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Bariatric patients more likely to have non-typical osteoporotic site fractures

Bariatric surgery patients are more likely to have more non-typical osteoporotic site fractures affecting mainly feet and hands, and fractures tend to occur earlier, compared to patients on medical weight management programme (control group). The findings were reported in the paper, ‘Increased Fracture Risk After Bariatric Surgery: a Case-Controlled Study with a Long-Term Follow-Up’, published in Obesity Surgery, by researchers from the Hamad Medical Corporation, Doha, Qatar.

The loss of bone mineral content after malabsorptive bariatric surgery has been reported in the medical literature, however, the paper’s authors noted that this has barely been reported in Middle East countries. They stated that this is particularly relevant due to the high prevalence of vitamin D insufficiency in the region. Therefore, the designed a study to examine whether bariatric surgery increases the risk of fracture in patients who had surgery. The selected surgery cases were then matched with non-surgical weight reduction management controls and followed in the same bariatric clinics. Both groups were followed retrospectively until January 2020 for fracture events (documented by a radiologist).

In total, 403 surgical patients were matched to 806 controls with a mean (SD) follow-up for both groups of 8.07+0.023 years. Median age was 36.0 years for surgical group vs 37.0 years for the control group (p=0.13). The surgical group had a significantly higher baseline median BMI46.93 vs the control group (BMI35.49). The surgical group had a higher pre-index date fracture rate (5% vs 1%), proton pump inhibitor use (41.2% vs 11.9%), primary hyperparathyroidism (0.7% vs 0.0%) and inflammatory bowel disease (0.5% vs 0.0%) vs the control group. The vast majority of patients (87%) has a sleeve gastrectomy (gastric bypass, 17%).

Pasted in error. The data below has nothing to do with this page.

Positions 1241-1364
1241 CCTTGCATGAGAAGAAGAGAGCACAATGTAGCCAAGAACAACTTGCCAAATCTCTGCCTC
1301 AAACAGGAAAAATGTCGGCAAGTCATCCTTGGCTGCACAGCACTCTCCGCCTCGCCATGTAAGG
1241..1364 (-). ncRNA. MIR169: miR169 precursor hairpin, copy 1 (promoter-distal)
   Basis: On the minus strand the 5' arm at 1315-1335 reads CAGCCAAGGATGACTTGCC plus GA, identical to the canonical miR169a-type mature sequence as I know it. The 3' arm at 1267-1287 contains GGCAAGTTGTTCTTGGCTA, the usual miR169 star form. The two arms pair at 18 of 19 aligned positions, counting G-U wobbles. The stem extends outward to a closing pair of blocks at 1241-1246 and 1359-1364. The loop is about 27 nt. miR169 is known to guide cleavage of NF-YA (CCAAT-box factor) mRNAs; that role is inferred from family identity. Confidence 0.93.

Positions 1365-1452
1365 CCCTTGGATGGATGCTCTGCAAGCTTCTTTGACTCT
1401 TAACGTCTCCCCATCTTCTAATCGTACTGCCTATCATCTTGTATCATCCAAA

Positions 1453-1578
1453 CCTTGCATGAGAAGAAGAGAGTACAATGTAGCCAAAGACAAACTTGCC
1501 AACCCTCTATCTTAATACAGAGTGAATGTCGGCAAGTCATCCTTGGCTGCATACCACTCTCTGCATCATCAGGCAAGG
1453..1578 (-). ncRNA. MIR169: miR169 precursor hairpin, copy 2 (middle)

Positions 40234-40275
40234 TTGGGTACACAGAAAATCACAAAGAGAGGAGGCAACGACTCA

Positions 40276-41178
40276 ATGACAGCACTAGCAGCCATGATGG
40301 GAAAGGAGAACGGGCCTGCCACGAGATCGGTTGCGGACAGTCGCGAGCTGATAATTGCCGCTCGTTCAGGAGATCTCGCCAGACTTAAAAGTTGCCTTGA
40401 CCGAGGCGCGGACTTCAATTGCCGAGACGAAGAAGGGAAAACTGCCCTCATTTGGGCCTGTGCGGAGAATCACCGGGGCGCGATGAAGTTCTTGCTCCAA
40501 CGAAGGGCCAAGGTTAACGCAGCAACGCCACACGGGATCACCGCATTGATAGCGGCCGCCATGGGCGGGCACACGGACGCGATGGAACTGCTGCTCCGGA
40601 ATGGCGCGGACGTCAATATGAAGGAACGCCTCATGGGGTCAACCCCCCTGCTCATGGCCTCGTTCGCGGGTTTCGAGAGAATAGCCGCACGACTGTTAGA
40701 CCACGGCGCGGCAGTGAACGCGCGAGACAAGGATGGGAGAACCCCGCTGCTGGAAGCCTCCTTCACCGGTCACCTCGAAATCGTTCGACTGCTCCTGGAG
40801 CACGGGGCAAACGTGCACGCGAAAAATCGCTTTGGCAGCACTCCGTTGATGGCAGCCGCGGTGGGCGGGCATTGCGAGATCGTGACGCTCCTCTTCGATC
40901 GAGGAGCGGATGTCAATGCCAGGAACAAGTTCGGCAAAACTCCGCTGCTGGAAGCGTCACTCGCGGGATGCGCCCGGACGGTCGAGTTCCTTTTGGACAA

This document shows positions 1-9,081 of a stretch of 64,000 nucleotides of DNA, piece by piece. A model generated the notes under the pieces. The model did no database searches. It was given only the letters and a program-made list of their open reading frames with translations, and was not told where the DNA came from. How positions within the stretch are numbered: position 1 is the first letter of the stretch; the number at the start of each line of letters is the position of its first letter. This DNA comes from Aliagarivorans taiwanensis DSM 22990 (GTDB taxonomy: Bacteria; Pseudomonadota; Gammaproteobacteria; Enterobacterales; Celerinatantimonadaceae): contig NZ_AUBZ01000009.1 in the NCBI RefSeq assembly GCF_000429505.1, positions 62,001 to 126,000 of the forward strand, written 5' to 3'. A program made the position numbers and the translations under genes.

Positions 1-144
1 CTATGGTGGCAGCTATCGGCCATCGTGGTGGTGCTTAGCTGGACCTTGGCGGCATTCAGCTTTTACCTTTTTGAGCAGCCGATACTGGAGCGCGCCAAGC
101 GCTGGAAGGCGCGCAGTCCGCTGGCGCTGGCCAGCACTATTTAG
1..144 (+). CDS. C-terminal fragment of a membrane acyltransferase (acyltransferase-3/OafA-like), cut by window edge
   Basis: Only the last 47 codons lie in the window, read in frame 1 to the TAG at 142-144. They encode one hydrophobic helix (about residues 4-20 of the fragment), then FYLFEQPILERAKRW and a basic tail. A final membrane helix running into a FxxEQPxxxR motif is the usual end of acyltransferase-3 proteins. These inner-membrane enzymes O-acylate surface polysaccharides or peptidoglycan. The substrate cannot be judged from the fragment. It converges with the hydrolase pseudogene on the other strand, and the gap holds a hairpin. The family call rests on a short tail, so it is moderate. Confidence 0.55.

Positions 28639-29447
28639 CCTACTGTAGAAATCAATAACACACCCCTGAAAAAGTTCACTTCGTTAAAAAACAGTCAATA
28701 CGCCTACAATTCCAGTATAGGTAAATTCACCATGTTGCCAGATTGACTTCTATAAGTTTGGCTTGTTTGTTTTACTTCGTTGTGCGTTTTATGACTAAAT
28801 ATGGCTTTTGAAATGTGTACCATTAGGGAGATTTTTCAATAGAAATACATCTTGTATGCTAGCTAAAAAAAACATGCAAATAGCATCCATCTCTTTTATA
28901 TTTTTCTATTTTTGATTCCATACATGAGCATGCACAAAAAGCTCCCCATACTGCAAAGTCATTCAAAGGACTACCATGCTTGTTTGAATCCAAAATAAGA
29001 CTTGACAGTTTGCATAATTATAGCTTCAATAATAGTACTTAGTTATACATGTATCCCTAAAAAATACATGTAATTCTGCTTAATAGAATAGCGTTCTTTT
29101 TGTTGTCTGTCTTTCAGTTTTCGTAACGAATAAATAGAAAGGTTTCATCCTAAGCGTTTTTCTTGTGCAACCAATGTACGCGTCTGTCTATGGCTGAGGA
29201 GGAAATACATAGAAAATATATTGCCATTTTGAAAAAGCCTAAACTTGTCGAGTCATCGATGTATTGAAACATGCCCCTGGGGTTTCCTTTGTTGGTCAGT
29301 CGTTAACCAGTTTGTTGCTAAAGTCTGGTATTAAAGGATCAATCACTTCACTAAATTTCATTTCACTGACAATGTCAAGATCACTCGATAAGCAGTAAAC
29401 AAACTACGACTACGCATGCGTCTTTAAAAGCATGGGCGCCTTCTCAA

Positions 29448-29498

The authors reported that fracture events were significantly higher in the surgical group (38 or 9.4%) vs the controls group (28 or 3.5%), with more fractures in females (p=0.299). In addition, fractures occurred at a younger age in the surgical group as compared with controls (median IQR age at the time of the fracture was 36.0 ∓ 14 years in the surgical group and 37 ∓ 14 in controls, p=0.013). Although the baseline BMI was significantly higher in the surgical group, the BMI at the time of the fractures was not significantly different between the two groups (p=0.763). There was no statistically significant difference in the site of the fractures in the two groups. The time for the highest hazard risk ratio for fracture post-bariatric surgery in comparison with the non-surgical group was around year six.

They also reported that the factors that were significantly associated with the cases of fracture included:

  • age group at a cut-off point of 40 years old (p=0.038), patients who went through the surgery has almost three times more likely to experience a fracture.

  • the surgical group (p<0.0001) if the patient is taking proton pump inhibitor (p = 0.001), patients were around two times more likely to experience a fracture, but PPI was not a risk factor for fracture.

  • antiepileptic medication (p<0.0001), patients were around eight times more likely to experience a fracture.

  • baseline BMI level ≥ 35 (p=0.001) and;

  • baseline BMI level ≥ 40 (p=0.001)

Firstly, we would like to point to the fact that our study had the highest period for post-bariatric surgical follow up of 8.6 years among the other published studies. In this single-centre case–control study, the risk of fracture in patients with obesity who underwent bariatric surgical intervention, mainly sleeve gastrectomy, was significantly higher at 2.7-folds comparing with age and gender-matched patients with obesity managed with weight reduction therapy. Nevertheless, the vast majority of the fractures were not typical for osteoporotic fragility fracture in both groups.

“Our study was the first study that delineates fracture risk post-bariatric procedure in the Middle Eastern population. The mean duration of follow-up is the longest as compared with previous studies and hence the highest risk for fracture,” they concluded. “We also founded the possible confounders, which should be considered in any future study in this field. Suitable intervention is needed to ameliorate the high risk in the surgical intervention group.”

Further information

To access this paper, please click here


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